Small House of Everything

Small House of Everything

Saturday, March 16, 2019


Gerald W. Swan was a successful wartime British publisher thanks to his generous supply of paper stock on hand when the war began.  Swan had operated a book stand and, in 1930, ventured into publishing.  His sales were slow but when the government restricted paper at the beginning of the war Swan had all this lovely cheap, thin paper on hand.  With paper restrictions, Swan had few competitors and began pushing out novels, magazines, and comic books.  Among this magazines were Boxing Shorts, Complete Cowboy, Hooded Detective, Occult Shorts, Racing Shorts, and Weird Shorts.

In 1940, Swan began publishing comic books.  American comics were no longer being imported and at least one large British comic publisher stopped their publications.  His wartime comic books followed an American format but, after the was, he began using the British format for his books.  Over nearly two decades, Swan issued nearly four dozen comic book titles, including annuals and books licensed from American publishers.

The compilation below presents some of the adventures of Swan superheroes.

  • The Red Avenger.  "No one would think that the quiet student in dark spectacles who frequented West End nightclubs and cabarets was The Red Avenger, a brilliant scientist, who used his inventions, including an antigravity device, to fight crime."
  • The Invisible Avenger.  Dick Beston's father has made a "wonderful discovery" but when Dick arrives at his father's home he finds the scientist murdered.  The killer was a man called Sardoni, who wanted the elder Beston's latest formulas.  The formulas were securely locked in a safe so Sardoni's quest failed.  Among the notes in the safe was a formula for invisibility.  Using the formula, Dick becomes invisible and goes after the Sardoni gang.  In the last panel Dick vows to "make war on all the rogues and pests that prey on the people of this country.'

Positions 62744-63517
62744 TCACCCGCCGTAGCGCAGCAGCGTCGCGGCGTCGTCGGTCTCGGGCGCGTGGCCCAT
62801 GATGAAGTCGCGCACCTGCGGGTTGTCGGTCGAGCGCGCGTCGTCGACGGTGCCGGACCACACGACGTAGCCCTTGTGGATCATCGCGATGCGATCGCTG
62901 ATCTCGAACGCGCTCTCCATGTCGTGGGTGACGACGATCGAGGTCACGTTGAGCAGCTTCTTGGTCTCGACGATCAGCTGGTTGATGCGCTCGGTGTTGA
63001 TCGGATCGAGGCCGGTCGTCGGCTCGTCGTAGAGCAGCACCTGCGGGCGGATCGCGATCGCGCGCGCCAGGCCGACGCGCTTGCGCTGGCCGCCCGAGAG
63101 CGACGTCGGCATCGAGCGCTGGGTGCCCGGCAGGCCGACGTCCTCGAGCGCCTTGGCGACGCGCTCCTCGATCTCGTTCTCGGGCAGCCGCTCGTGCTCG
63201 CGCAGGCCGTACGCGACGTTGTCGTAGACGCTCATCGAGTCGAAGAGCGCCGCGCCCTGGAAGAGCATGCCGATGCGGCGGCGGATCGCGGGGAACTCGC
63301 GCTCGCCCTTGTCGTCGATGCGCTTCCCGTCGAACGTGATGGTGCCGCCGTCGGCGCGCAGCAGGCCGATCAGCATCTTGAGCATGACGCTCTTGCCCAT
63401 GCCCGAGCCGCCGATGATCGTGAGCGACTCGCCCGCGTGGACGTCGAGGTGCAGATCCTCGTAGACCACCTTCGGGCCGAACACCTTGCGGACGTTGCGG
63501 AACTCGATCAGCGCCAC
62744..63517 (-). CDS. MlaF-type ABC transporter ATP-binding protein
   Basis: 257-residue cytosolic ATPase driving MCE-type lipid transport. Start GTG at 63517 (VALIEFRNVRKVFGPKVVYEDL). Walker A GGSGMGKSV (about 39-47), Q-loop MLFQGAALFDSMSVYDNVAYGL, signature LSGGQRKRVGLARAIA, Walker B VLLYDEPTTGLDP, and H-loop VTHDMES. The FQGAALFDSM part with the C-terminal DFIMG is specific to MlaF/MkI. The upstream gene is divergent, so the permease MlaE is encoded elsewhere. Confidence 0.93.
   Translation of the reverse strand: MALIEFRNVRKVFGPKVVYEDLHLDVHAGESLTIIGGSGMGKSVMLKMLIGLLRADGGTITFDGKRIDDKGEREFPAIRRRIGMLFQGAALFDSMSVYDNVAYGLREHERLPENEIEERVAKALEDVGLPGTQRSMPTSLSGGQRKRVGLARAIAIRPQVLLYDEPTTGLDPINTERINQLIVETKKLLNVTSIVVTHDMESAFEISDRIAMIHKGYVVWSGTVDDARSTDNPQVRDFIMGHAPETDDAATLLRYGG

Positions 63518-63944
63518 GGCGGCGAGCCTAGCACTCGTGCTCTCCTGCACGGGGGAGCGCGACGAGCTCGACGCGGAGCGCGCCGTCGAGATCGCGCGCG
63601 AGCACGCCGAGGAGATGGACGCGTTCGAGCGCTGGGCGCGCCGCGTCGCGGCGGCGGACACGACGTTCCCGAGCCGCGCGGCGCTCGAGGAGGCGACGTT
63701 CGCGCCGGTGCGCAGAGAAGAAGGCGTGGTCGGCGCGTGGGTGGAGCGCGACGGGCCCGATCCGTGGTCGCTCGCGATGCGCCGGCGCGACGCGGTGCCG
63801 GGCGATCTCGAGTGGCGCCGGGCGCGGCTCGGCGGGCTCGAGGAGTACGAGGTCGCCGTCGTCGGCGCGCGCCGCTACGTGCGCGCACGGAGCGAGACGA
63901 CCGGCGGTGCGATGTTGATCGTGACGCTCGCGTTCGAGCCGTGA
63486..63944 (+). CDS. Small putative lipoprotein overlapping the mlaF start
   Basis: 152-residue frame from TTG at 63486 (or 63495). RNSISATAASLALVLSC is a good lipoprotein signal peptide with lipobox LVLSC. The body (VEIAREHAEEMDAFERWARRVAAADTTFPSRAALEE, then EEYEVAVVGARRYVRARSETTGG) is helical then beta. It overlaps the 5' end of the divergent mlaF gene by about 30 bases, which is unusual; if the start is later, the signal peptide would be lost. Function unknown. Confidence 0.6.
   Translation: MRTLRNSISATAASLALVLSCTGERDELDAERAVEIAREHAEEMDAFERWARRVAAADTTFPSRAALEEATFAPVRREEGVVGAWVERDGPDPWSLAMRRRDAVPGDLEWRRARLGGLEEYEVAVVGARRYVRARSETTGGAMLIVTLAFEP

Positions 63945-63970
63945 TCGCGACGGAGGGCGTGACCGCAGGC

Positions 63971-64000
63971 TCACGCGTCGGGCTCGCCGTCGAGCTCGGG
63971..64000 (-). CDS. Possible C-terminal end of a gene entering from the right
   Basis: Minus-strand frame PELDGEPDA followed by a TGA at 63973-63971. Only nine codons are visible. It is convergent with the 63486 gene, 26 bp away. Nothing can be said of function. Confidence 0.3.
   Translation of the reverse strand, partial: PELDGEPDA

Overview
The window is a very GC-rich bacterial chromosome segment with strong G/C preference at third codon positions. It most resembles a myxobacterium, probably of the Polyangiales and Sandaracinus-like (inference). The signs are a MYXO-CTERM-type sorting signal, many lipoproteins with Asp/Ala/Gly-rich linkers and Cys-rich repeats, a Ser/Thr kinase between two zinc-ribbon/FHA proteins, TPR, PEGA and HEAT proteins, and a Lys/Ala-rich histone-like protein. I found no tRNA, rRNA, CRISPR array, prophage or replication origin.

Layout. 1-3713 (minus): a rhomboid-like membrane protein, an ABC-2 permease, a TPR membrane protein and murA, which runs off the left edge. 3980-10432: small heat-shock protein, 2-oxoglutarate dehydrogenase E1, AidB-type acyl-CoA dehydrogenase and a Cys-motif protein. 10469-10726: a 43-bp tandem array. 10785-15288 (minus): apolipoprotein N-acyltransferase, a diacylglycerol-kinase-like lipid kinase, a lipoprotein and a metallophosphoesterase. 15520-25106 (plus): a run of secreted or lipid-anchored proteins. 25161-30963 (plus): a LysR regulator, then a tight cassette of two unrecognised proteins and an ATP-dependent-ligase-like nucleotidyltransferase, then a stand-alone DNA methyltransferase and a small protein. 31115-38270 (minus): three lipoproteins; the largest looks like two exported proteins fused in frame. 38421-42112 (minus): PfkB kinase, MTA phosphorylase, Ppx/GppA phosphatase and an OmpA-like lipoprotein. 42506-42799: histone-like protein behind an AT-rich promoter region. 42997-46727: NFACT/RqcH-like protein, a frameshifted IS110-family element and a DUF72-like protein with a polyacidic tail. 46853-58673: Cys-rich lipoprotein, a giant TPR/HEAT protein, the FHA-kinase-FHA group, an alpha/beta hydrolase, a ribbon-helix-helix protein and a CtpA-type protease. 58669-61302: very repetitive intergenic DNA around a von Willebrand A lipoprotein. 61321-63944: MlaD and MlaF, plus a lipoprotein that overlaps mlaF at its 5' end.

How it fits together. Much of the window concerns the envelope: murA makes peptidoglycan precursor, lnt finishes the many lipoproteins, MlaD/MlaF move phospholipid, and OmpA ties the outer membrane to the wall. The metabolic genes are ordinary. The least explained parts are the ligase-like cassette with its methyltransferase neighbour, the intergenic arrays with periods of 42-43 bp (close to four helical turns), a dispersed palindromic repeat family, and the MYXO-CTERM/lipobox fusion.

• The Bat.  I can't tell you much about this character.  He's a mysterious hooded man in a dark costume.  He's quick with his fists and uses his bat wings to glide in the darkness.  That certainly doesn't ring any bells with me.  In this adventure he goes after "unscrupulous industrialist" Conn and his even more unscrupulous valet Battersby after they have stolen the formula for a new plastic.  Oh, and there's a gorilla.  And if you have a guy who's a bat, you gotta have a...
  • Catgirl.  Julie Carroll is Catgirl and she has a Catmobile.  Catgirl is pitted against the Black Empress who is threatening to blow up a power plant.  The black Empress has a plane but it doesn't have a catchy name.  Catgirl is aided by Inspector Terry Lee who calls her a "crime crasher."  The entire story is told in a herky-jerky manner that may keep the reader confused.
  • The Phantom Raider.  I don't know the Phantom Raider's real name but this Robin Hood is a rich guy who has a butler named Jenkins.  When the theft of fifty large diamonds resulted in  the murder of the man carrying them while on a train, the Phantom Raider is falsely accused of the crime.  As the PR goes into action it's up to Jenkins to actually solve the mystery and nail the real baddie.
  • The Phantom Raider redux.  In another tale of the Phantom Raider, a phony minister is part of a drug-running gang.  He and his partner get their comeuppance after he literally runs into the Phantom Raider and Jenkins.
  • Zark.  Zark is a Martian boy who landed on Earth in his spaceship and now attends Marton, a public school, with his chums Bill Martin and tony Wallace.  Zark closes out this compilation with a ten-page prose story written by Ian Patrick, "Zark's Flying Rescue."  


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